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Learning to "Do Church"
Over the next few months, we will be walking through the book of Acts bit by bit. Some weeks it'll be one chapter at a time, and other weeks it'll be larger chunks of text grouped together. With this blog series, my goal is to give people the tools and resources needed to read through the book of Acts without missing crucial literary, historical, cultural, and theological points that really make the story of the church come alive.
Over the course of the Covid-19 Pandemic, being stuck at home and unable to go to church has forced many people to find alternative ways to gather with their worshipping community. The same has been true for us here at iBelieveBible. My own family has studied through multiple books of the Bible, and our study on the book of Acts (along with Luke) has particularly brought to light so many important things about the church and its mission in the world. I want to share some of those insights with you.
A Personal Connection
I grew up in church. This is a pretty normal fact and probably a reality for many people reading this. But I became a Christian when I was first drawn to reading the scriptures for myself and discovered the incredible story of Jesus first hand. One of the books that had the biggest impact on me was the book of Acts. The first time through, I read the whole book over just two days. I was gripped by the fast pace of the story, the strange and unexpected turns, the episodes I had never heard preached or talked about in church before, and above all else the immense power at work in the early Christian community.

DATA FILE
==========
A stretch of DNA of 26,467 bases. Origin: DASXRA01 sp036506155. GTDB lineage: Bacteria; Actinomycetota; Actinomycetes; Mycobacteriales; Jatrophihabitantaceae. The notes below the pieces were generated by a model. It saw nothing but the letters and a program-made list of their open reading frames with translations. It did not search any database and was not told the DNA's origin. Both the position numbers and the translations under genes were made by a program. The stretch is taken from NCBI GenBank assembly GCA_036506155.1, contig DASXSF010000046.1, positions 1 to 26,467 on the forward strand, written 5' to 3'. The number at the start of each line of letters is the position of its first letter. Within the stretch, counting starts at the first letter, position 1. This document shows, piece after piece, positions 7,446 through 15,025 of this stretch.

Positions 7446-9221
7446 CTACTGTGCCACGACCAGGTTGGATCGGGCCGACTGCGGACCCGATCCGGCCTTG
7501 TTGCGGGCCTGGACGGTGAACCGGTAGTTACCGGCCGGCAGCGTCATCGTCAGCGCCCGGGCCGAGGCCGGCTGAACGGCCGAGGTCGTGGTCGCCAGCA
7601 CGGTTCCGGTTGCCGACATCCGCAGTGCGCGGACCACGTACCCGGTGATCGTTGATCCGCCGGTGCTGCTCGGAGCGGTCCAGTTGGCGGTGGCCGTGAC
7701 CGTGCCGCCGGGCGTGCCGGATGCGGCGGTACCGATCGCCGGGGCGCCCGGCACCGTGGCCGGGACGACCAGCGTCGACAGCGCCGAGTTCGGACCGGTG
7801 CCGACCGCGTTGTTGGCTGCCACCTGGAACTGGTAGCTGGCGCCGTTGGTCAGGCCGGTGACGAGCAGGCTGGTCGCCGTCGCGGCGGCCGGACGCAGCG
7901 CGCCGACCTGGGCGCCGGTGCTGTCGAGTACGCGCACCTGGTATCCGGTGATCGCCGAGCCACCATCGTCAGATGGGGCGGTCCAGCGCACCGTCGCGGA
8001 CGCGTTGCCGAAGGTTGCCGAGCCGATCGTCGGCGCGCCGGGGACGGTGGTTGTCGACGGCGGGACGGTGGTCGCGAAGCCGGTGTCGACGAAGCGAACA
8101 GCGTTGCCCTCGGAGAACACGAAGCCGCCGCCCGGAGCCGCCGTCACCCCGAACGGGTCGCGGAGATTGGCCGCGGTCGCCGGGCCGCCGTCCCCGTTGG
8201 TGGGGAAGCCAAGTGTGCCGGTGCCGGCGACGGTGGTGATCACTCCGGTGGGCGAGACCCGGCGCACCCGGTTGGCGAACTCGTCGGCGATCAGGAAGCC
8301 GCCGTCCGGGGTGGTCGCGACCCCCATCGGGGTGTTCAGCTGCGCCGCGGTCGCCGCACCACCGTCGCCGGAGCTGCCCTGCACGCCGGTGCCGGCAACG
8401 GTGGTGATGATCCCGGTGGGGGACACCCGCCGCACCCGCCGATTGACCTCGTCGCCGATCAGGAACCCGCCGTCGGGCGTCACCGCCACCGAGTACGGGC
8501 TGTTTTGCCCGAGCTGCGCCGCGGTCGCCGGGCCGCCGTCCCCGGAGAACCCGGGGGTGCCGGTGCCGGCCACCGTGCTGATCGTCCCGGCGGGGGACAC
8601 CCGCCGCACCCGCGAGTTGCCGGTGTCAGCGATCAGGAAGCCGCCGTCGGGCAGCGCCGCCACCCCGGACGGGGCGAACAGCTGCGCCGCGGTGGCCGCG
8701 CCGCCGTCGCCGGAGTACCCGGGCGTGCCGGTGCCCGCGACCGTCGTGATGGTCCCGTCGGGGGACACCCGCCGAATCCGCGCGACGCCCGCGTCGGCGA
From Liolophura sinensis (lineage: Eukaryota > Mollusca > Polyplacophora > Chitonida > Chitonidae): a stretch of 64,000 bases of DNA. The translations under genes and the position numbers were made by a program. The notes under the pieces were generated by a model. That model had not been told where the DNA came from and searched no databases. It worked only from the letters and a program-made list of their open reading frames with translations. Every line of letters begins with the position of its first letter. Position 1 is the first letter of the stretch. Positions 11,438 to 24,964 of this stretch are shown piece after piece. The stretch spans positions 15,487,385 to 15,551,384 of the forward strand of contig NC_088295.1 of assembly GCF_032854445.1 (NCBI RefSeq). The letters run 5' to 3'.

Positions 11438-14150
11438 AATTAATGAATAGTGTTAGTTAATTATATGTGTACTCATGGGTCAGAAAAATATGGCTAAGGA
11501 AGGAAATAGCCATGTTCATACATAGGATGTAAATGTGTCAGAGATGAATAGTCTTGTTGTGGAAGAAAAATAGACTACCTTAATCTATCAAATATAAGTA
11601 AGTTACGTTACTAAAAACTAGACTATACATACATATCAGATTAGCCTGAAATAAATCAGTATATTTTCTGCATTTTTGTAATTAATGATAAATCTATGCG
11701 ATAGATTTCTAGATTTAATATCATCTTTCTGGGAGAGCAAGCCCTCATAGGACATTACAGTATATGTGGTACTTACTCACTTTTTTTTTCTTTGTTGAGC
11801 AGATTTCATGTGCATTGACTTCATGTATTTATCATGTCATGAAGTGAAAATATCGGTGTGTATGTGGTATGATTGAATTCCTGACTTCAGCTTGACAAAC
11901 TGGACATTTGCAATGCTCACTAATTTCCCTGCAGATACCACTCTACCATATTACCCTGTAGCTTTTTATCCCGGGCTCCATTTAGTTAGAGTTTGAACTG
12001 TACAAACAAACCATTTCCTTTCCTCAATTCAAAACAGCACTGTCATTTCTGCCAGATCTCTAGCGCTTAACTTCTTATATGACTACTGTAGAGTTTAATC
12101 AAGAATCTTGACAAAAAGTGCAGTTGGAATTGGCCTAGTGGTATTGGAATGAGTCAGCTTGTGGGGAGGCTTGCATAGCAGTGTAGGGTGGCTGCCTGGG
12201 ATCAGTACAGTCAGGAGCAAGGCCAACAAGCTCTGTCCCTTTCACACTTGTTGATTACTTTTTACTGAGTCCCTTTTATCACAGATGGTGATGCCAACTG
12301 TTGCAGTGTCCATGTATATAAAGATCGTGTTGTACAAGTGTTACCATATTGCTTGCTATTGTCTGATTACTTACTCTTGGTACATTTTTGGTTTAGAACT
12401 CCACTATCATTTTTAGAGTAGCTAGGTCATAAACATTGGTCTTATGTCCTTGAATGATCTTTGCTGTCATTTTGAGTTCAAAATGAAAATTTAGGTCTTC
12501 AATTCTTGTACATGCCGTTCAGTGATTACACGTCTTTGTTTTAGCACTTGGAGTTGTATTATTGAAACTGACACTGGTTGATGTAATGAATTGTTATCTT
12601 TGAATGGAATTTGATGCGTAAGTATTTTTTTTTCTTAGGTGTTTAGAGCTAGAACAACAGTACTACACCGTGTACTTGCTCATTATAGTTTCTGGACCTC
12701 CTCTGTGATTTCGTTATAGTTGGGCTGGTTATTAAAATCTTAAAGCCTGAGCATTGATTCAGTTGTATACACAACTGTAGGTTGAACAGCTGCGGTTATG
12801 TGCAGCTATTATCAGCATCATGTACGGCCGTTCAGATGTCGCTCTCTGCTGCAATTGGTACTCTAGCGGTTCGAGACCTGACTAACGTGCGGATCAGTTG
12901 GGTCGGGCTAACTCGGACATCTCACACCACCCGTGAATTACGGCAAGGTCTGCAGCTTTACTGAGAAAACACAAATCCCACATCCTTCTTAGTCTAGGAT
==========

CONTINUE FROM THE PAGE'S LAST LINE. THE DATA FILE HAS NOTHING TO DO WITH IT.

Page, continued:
I felt like I was looking at something impossible: a church that was feeding, healing, and changing people in ways that seemed so foreign to my own lived experience. In some ways, I got jaded with the reality of the modern church. But the thing kept me from being completely disillusioned was the idea of having a very powerful, beautiful, aspirational back story to this thing I had always been a part of, but never fully appreciated. And ever since my first time through, the book of Acts has inspired me to continue believing in what the Church can be, even in some of the ugliest moments.
I am going to try to keep these studies concise and sometimes even point-form. I assume that people will take the time to read through each section/chapter in conjunction with these blog posts. That will be the way to get the most out of these blogs.
And so, we begin our study with Acts chapter 1. Cross-reference these study notes with the Biblical text to enhance your reading.
The Birth of the Church
Acts 1:1-11 | The aftermath of the Gospel
- Acts is the follow up to the Gospel of Luke. The opening lines of Luke's gospel are a dedication to the intended reader, a man named Theophilus. Acts 1 picks up where Luke left the story off, again with a dedication to the same reader. It's important to know the story of Luke before going into Acts, since they are clearly being presented as one continuous story.
- Note that Jesus spent 40 days - so over a month - alive on earth after his resurrection, presenting himself to people, and continuing to teach.
- Jesus reiterates John's teachings about baptism by water and by the Spirit.
- After the 40 days, Jesus is taken to heaven, promises to send the Holy Spirit, and instructs his disciples to wait in Jerusalem for further instructions and empowerment.
- The disciples demonstrate in 1:6 that they still have some lingering confusion about the nature of the "Kingdom" that Jesus came to announce. They still wonder if Israel will receive political power over the other nations, as they expected. Jesus' response is a sort of non-answer, but does clarify that God may have a plan for their question.
- In 1:8, Jesus makes it clear that the scope of his mission will extend from their local area into all the earth, foreshadowing the scope of the story of Acts itself. The disciples will spend the rest of the book trying to understand exactly what that global scope looks like in practical terms.